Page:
A corresponding divorce ceremony called a handparting is sometimes practiced, though this is also a modern innovation. In a Wiccan handparting, the couple may jump backwards over the broom before parting hands.
As with more conventional marriage ceremonies, couples often exchange rings during a handfasting, symbolizing their commitment to each other. Many couples choose rings that reflect their spiritual and cultural traditions, while others choose plainer, more conventional wedding rings.
- Betroth, Etymology Online. Retrieved September 4, 2007.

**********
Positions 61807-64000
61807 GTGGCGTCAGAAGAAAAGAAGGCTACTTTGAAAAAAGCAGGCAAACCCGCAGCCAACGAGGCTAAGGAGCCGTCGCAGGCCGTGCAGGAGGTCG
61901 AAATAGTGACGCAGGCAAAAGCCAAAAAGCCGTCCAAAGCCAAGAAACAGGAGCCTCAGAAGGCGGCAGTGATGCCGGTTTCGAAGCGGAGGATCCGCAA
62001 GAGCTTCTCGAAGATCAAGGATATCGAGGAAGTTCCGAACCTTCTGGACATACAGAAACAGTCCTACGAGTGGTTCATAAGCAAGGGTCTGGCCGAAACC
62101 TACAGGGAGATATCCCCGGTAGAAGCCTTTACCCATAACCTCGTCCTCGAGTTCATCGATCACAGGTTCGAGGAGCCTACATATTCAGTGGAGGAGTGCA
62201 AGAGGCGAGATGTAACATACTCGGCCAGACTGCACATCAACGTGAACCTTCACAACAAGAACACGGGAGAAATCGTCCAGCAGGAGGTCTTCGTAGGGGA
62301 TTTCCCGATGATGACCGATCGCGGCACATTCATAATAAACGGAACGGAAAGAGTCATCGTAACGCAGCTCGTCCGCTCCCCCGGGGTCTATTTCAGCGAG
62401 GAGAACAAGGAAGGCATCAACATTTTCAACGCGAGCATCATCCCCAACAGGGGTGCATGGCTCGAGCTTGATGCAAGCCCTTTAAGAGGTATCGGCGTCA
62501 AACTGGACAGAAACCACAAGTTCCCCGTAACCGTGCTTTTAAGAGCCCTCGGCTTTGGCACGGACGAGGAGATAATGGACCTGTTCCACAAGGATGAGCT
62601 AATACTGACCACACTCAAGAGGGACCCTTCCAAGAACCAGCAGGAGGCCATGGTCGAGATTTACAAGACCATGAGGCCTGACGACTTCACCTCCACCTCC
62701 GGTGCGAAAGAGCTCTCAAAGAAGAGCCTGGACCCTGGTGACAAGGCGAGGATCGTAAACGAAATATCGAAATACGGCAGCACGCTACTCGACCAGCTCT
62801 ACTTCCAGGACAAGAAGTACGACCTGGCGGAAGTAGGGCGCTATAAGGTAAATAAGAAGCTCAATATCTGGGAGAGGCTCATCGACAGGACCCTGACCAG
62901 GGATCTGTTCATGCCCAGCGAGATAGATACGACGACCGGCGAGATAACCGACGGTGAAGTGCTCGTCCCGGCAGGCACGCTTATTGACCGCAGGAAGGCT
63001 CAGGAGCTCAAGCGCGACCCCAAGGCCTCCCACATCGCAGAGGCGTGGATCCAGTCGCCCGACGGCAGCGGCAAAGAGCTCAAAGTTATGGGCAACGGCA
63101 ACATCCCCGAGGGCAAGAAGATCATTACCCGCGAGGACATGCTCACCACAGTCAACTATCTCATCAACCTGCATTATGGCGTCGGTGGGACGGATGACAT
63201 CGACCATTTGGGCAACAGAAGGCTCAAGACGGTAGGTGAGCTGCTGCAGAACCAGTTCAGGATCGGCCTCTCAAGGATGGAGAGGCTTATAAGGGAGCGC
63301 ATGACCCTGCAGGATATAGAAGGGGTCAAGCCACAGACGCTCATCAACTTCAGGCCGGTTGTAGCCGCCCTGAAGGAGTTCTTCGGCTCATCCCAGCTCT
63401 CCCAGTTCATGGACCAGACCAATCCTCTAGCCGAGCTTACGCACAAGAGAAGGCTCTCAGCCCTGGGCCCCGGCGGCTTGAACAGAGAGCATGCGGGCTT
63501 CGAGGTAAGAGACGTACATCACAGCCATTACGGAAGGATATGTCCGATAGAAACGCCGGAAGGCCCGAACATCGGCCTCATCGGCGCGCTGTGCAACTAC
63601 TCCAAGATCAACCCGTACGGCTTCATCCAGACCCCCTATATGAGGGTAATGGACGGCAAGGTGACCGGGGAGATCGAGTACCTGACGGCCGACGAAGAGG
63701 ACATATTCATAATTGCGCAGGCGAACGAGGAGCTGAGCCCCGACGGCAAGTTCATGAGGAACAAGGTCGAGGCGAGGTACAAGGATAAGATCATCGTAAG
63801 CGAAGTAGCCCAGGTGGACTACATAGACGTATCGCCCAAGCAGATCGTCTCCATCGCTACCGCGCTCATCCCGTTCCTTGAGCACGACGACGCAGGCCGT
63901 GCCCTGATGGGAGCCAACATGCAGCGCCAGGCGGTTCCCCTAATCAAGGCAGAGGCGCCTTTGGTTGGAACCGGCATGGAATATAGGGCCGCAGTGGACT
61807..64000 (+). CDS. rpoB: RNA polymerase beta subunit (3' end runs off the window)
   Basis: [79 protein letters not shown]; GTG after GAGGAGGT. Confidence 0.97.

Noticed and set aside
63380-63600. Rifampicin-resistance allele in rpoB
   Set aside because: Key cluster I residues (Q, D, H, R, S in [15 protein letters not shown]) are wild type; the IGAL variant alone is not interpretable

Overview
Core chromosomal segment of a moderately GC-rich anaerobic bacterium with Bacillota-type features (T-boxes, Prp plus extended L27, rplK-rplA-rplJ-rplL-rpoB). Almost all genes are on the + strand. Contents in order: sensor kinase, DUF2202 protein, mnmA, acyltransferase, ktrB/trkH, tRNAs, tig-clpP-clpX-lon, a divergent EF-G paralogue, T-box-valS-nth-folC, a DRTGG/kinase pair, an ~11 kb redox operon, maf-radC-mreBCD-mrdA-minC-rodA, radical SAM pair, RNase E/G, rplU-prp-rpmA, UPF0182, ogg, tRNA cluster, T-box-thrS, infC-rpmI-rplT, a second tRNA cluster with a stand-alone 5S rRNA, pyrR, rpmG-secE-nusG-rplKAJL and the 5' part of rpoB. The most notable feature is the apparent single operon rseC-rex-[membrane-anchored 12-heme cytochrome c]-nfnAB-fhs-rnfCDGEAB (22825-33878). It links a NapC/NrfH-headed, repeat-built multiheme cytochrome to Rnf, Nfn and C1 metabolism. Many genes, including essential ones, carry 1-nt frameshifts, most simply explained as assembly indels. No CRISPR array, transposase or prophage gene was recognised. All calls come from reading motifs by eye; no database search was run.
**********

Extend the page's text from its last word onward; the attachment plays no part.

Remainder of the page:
- The Canons of the Fourth Lateran Council, 1215, Medieval Source Book. Retrieved September 4, 2007.
- The History of the Engagement Ring, Royal Jewelers. Retrieved September 4, 2007.
- Historical Handfasting, Medieval Scotland. Retrieved September 4, 2007.
ReferencesISBN links support NWE through referral fees
- Burkett, Larry. Money Before Marriage: A Financial Workbook for Engaged Couples. Moody Publishers, 1996. ISBN 0802463894
- Macomb, Sussanna. Joining Hands and Hearts: Interfaith, Intercultural Wedding Celebrations—A Practical Guide for Couples. Simon & Schuster Adult Publishing Group, 2002. ISBN 0743436989
- Yalomb, Marilyn. A History of the Wife. Harper Perennial, 2002. ISBN 0060931566